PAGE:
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Nutrition Almanac (4th ed) Paperback – June 18, 1996


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Product Details

  • Series: 4th ed
  • Paperback: 494 pages
  • Publisher: Mcgraw-Hill; 4th edition (June 18, 1996)
  • Language: English
  • ISBN-10: 0070349223
  • ISBN-13: 978-0070349223
  • Product Dimensions: 0.8 x 8 x 10.2 inches
  • Shipping Weight: 2.7 pounds
  • Average Customer Review: 3.9 out of 5 stars  See all reviews (15 customer reviews)
  • Amazon Best Sellers Rank: #1,166,981 in Books (See Top 100 in Books)

Editorial Reviews

Amazon.com Review

The first three editions of Nutrition Almanac sold more than 2.5 million copies. The 494-page fourth edition is expanded and updated, with new information to answer your questions and help you plan your personal nutritional program. "Nutrition is the relationship of foods to the health of the human body," explain the Kirschmanns (daughter and father), and they cover every aspect of how food relates to health. A detailed section on nutrients, for example, describes each vitamin and mineral, how it is absorbed and stored, dosage and toxicity, deficiency effects and symptoms, beneficial effect on ailments, and research findings. Another section offers 175 pages of common ailments and stressful conditions that may be related to nutrition, and which nutrients, exercise, herbs, and homeopathic remedies may be beneficial for each. A shorter chapter on herbs summarizes the medicinal uses of 70 herbs. The book also includes 73 pages of extensive nutritional information about common foods, showing how they help meet the RDA for each nutrient for both babies and adults. It is surprising in a book as up-to-date as this one that the authors choose to include height/desirable-weight charts, which are thought by experts to be outdated and irrelevant to health. Otherwise, this is a reference book you'll use often if you care about tracking and improving your nutrition. --Joan Price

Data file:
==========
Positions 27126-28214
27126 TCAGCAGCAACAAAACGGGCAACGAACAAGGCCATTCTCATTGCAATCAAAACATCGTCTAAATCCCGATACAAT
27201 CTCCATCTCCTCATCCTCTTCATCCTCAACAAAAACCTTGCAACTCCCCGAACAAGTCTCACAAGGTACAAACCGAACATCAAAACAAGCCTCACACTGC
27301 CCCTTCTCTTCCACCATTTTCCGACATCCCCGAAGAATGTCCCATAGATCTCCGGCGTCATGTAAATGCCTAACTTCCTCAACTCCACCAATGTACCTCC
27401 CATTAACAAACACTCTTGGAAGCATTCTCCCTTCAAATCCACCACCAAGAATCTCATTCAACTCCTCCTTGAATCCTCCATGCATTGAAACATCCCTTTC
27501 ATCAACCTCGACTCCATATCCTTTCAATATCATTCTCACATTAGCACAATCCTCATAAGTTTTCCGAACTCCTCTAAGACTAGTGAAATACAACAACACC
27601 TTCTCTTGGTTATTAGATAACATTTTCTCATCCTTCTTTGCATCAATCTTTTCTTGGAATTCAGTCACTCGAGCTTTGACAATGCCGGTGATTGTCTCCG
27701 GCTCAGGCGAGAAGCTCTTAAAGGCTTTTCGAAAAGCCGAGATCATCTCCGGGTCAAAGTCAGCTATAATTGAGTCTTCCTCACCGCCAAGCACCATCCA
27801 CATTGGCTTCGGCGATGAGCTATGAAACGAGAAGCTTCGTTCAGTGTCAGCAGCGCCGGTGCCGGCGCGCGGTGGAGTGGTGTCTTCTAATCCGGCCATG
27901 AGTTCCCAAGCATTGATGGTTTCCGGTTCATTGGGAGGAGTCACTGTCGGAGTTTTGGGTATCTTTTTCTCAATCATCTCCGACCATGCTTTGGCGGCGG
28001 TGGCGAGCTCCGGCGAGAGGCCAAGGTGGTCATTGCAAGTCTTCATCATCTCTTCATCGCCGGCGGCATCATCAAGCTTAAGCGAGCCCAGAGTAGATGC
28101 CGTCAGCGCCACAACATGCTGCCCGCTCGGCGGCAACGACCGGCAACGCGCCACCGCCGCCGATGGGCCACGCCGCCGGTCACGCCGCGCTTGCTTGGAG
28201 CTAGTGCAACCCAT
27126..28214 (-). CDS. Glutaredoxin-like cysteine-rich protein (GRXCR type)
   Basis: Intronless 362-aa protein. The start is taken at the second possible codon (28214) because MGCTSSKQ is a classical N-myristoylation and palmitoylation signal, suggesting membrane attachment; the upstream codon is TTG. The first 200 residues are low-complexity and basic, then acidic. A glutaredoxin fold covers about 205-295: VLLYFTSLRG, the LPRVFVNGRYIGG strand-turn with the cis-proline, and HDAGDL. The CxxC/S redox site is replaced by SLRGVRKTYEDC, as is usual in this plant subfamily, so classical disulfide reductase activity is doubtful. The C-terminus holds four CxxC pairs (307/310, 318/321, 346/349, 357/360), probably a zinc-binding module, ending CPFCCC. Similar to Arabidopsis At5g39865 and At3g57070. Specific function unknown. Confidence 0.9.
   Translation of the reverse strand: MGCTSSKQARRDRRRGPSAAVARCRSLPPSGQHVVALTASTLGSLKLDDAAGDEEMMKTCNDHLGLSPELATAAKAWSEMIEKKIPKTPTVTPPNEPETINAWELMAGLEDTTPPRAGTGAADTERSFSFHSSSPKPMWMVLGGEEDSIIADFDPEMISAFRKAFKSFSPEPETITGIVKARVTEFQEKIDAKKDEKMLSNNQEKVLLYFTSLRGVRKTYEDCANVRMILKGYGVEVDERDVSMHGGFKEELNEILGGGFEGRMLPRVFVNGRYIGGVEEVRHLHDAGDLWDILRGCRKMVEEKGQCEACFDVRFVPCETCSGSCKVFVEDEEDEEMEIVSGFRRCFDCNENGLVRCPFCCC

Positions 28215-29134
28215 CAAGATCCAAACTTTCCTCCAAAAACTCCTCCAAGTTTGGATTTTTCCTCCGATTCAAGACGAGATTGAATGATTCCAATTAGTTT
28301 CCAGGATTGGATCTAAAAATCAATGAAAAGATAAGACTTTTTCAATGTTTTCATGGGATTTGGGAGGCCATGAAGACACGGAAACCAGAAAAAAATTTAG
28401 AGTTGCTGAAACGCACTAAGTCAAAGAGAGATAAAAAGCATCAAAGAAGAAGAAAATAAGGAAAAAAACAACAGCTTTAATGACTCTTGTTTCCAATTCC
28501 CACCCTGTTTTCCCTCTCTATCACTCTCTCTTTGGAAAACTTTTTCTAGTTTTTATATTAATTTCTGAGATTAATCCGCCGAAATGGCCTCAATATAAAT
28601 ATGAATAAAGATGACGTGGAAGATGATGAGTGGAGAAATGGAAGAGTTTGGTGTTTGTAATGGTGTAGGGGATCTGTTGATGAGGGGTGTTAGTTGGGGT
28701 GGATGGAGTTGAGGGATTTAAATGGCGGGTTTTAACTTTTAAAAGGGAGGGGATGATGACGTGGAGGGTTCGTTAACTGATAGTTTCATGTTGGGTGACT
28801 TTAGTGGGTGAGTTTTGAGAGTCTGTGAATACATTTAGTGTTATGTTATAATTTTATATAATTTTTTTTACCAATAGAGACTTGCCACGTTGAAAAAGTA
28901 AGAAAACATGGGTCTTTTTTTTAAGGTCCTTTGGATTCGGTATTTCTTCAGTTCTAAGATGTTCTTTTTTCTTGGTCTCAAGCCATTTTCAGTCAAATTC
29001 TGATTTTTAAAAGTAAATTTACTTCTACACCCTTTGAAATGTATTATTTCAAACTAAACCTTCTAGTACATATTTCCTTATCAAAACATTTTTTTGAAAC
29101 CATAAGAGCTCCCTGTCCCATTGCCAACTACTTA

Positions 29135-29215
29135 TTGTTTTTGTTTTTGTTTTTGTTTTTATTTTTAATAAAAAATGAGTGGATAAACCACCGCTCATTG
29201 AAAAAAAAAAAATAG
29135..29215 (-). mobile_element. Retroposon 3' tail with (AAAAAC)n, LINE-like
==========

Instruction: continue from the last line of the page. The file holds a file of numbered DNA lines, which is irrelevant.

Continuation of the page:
From the Back Cover